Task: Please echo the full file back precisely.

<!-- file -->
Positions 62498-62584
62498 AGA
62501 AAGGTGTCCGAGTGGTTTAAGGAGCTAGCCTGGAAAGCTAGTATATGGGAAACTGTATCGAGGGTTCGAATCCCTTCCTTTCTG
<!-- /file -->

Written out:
Positions 62498-62584
62498 AGA
62501 AAGGTGTCCGAGTGGTTTAAGGAGCTAGCCTGGAAAGCTAGTATATGGGAAACTGTATCGAGGGTTCGAATCCCTTCCTTTCTG